We measured thrombin-antithrombin III complex (TAT), soluble fibrin (SF) and D-dimer levels in 51 patients with liver cirrhosis to determine whether these tests provide new evidence for the presence of disseminated intravascular coagulation (DIC) in liver cirrhosis. TAT levels (median, range) were increased in the patient group (4.2 μg/l, 1.8-60.0) compared to the reference group (2.0 μg/l, range 1.5-7.6 μg/l). SF levels (0 nmol/l, range 0-80 nmol/l) were also increased in the patients as compared to the controls (0 nmol/l, 0), but there was no correlation between TAT and SF levels (r = 0.23, p < 0.98). TAT levels did not correlate with AT-III levels (r = -0.36, p < 0.49), but there was an inverse correlation between SF and AT-III (r = 0.60, p < 0.001). If AT-III levels were above 0.30 U/ml, SF levels remained low, whereas SF levels were increased in patients with AT-III levels below 0.30 U/ml. These findings suggest that if sufficient AT-III is present, thrombin formation is adequately controlled, whereas at low levels of AT-III, thrombin escapes inactivation by AT-III and may act upon fibrinogen, leading to the formation of SF and a low-grade DIC. SF levels correlated well with D-dimer levels (r = 0.55, p < 0.001), which is consistent with DIC and secondary fibrinolysis. In conclusion: (1) thrombin formation is increased in liver cirrhosis, as indicated by increased TAT levels in 21 of 51 patients; (2) the plasma concentration of AT-III appears to be of major importance for the development of DIC. The present study provides evidence for DIC in severe liver cirrhosis when AT-III levels are less than 0.30 U/ml.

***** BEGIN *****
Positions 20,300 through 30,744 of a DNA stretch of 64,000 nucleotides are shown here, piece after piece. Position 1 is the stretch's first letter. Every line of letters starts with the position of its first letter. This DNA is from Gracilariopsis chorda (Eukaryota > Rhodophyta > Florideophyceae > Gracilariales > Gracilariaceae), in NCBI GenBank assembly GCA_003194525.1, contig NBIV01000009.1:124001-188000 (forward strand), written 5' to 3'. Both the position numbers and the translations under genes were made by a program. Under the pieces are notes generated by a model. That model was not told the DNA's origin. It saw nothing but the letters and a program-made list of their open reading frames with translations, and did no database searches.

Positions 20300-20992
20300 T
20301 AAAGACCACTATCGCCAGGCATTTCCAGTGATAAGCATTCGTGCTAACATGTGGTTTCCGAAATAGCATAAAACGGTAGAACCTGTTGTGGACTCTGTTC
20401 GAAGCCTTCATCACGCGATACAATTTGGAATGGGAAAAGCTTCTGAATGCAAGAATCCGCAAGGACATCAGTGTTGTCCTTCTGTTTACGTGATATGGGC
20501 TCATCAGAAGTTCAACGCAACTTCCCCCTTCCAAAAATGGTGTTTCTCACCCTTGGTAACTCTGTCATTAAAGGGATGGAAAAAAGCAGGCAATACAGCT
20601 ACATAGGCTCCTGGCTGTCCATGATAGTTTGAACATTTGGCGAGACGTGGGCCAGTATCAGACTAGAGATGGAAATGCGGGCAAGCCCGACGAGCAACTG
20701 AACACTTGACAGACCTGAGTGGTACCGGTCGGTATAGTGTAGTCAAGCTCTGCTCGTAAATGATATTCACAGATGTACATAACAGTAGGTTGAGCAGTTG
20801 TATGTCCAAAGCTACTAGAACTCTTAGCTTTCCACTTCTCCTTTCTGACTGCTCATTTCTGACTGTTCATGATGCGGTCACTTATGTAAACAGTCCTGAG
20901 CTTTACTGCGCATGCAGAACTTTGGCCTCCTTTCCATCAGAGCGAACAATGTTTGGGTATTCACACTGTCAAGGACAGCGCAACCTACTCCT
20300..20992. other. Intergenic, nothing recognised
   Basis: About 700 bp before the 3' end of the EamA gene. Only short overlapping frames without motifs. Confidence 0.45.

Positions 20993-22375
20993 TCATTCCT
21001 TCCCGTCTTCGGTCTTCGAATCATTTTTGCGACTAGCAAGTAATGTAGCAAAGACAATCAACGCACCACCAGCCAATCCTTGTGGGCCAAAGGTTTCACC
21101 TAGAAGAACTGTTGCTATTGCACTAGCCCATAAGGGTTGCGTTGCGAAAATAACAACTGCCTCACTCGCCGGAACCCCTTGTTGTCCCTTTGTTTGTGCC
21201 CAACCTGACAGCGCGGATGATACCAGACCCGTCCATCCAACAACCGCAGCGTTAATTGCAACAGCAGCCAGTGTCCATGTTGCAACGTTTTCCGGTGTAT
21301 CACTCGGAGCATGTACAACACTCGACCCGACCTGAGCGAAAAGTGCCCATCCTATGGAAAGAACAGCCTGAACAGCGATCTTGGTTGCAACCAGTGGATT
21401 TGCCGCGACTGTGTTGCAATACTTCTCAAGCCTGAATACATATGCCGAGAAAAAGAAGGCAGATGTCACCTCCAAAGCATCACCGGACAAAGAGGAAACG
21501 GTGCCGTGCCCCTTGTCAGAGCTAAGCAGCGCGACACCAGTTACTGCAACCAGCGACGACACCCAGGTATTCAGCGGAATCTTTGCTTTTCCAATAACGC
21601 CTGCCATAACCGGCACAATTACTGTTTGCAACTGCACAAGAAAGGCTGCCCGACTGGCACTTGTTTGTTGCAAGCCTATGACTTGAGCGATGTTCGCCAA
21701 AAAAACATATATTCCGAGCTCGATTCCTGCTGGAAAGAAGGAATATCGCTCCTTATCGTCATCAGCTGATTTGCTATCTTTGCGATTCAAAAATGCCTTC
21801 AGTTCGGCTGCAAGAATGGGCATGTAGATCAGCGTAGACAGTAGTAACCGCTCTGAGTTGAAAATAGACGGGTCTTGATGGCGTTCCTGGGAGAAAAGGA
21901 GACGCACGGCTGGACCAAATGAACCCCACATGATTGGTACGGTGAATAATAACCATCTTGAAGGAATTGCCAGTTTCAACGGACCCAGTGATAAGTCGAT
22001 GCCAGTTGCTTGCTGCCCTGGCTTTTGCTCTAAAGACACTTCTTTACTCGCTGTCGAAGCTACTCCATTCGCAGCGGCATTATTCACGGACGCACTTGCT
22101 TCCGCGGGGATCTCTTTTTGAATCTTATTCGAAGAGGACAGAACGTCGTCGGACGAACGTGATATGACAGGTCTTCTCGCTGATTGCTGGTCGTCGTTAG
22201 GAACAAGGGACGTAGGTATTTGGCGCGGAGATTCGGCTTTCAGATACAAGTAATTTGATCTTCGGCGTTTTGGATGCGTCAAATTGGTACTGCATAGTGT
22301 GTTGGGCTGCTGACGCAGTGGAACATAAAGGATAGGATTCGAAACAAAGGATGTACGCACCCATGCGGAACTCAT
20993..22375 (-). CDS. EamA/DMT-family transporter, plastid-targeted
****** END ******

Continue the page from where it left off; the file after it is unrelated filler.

doi.org/10.1016/0168-8278(92)90064-V, hdl.handle.net/1765/31888
Journal of Hepatology
Erasmus MC: University Medical Center Rotterdam

Bakker, M., Knot, E. A. R., Stibbe, J., & Wilson, P. (1992). Disseminated intravascular coagulation in liver cirrhosis. Journal of Hepatology, 15(3), 330–335. doi:10.1016/0168-8278(92)90064-V